Jayson, a woodcutter, worked for a company for four years but got a meagre raise. Then Liam, five years his junior, joined the company, he received a hefty raise within twelve months. Back in the white-collared world, Ankit Joshi, 30, is grappling with a situation similar to this. The area sales manager of a renowned pharma company has been unfailingly achieving his sales target each quarter. However, much to his dismay, his colleague of just two years got promoted ahead of him and also managed a 10 per cent higher raise than he did.
Does it look like your story? What did Liam do right that Jayson did not? A perturbed Jayson asked his boss. The boss replied that he would be happy to give a raise if his productivity increased. How do hard-working Jaysons and Ankits increase their output? The answer: by sharpening the axe. That's how Liam managed to cut more trees.
A lot of times employees feel that despite performing well, they are passed over for an promotion or a raise or both. Why does this happen?
Display capability for next level
Think over what signs you are giving to your organisation that show you are better than your peers. Achieving a target set for the current role is not enough for a promotion. "It's about the ability to take on additional responsibility and accountability as defined for the future role," says Varda Pendse, director, Cerebrus Consultants, a Mumabi-based HR consultancy firm.
Performance does not automatically lead to promotion as an individual may not have the potential or has demonstrated adequate competencies required for the next level. "It is based on readiness and certain capabilities," emphasises Sudhanshu Tripathi, president, HR, Hinduja Group. A good sales manager may not necessarily be good regional director as different levels and roles need a different set of competencies.
In organisations that have pyramid structures there are fewer high level positions. "That demands that only the best suitable move up," maintains Dr Ganesh Shermon, partner and country head (Textiles and Apparel) KPMG.
Are you clear about your goals?
Have you have identified your objectives? What steps are you taking to achieve them? Don't be like this man, who did not know where he wanted to go and asked a passerby. The passerby sneered, "Then take any. What difference does it make?"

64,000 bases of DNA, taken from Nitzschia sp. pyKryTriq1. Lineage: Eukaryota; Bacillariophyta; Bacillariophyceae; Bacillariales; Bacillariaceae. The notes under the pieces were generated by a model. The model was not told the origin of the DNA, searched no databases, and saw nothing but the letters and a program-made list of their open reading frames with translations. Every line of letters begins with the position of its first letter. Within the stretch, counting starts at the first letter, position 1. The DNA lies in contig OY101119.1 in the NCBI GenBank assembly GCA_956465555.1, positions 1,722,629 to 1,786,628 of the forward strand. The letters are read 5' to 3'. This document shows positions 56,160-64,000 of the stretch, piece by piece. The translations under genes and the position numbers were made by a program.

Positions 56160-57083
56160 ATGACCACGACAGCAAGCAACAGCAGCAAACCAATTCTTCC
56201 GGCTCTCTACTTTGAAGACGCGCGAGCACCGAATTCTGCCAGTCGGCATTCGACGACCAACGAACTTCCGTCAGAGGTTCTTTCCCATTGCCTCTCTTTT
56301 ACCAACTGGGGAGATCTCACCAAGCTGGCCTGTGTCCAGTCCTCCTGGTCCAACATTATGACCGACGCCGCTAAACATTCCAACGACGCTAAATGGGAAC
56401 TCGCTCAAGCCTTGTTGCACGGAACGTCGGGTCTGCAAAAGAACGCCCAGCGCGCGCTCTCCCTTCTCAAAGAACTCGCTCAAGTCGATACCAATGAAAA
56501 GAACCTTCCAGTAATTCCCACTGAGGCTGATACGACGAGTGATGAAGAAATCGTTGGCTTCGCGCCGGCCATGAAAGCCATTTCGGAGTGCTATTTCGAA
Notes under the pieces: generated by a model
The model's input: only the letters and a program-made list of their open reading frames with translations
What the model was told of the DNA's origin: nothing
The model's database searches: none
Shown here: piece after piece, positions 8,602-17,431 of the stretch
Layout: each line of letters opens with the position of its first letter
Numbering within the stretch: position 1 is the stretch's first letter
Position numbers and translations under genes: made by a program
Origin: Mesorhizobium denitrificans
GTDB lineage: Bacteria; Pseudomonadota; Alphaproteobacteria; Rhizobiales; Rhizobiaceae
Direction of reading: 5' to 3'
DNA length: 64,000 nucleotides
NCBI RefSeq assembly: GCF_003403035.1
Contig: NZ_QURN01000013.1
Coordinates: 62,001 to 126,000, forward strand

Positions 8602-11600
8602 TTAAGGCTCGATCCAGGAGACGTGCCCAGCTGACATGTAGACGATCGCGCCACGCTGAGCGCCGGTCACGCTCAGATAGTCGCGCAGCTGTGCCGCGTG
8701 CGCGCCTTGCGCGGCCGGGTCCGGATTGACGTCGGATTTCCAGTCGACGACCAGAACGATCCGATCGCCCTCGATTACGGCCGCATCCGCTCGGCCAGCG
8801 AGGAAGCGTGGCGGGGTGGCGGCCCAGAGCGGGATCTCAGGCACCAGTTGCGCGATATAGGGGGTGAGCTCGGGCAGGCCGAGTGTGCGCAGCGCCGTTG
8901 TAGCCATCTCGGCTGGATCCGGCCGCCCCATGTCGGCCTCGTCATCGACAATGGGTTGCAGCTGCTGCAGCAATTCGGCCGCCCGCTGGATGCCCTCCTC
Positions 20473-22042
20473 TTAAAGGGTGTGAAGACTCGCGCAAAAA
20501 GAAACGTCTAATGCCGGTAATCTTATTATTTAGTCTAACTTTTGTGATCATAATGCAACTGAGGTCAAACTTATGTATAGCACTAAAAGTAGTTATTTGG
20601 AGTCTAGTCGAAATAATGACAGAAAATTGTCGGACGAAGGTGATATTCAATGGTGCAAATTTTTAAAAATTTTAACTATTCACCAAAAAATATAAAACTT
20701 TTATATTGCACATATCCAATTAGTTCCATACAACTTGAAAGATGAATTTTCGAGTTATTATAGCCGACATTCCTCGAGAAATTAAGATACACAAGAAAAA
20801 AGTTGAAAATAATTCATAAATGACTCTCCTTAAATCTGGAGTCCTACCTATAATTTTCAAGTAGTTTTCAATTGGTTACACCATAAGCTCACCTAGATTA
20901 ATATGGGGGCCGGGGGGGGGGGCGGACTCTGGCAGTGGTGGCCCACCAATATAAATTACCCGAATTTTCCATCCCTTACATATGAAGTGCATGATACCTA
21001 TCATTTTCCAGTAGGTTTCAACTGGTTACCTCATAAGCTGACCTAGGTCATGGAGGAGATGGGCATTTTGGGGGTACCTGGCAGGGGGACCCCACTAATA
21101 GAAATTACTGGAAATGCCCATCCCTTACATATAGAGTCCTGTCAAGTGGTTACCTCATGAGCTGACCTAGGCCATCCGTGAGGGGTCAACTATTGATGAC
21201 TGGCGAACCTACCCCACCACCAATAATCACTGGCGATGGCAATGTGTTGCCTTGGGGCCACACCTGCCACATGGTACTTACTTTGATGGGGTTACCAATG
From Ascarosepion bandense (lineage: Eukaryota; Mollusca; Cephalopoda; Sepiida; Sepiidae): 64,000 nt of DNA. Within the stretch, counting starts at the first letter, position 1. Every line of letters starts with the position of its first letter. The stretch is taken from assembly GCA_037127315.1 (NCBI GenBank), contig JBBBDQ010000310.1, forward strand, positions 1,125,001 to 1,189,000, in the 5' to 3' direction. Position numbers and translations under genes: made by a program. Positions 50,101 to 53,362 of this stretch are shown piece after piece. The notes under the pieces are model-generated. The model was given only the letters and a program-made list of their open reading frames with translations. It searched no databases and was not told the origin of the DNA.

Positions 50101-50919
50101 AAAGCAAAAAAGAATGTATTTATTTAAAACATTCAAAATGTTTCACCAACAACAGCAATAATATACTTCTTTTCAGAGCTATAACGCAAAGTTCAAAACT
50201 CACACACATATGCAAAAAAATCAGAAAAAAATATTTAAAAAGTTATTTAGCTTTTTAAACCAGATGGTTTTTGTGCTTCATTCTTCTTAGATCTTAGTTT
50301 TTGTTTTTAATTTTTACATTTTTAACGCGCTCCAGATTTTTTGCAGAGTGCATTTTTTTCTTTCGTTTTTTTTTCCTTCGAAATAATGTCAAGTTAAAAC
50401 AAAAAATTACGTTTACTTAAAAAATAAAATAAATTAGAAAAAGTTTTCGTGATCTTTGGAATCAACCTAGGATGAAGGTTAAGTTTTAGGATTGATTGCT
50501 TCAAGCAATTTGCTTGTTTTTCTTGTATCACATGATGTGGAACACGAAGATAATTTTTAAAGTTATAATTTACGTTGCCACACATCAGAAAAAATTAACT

Goals give a sense of direction. If you don't have active orientation towards your target, you are paddling furiously for nothing. "Develop a plan for yourself and keep working on it," says Tripathi. But how would you know if you are progressing? Don't lean on your boss or friends to get feedback. Ask a neutral person. "Your boss may not give overt encouraging signs lest you may construe it as a promotion guarantee," says Tripathi. So find a mentor.
Expand your skill base
Once goals are identified, to-be-improved areas spotted and acknowledged, set out on the task of enhancing your skill base. A good mechanic would need additional know-how to become a design engineer. An added expertise gives you a definite advantage over your associates. Take it for granted, companies will not promote and then train you to shoulder new responsibility.
A good raise is a sign of doing a job well that's entrusted to you. "But promotion is entrusting the person with new responsibilities," points out Mona Gupta, head, HR, Cincom System. So get that extra edge in advance. A computer hardware engineer can not only diagnose a hardware-related problem but can solve it efficently if he's equipped with basic software knowledge as well. For instance, if Windows OS in a computer crashes, then a competent hardware engineer would try to recover it first saving the user's data intact as opposed to re-installing it.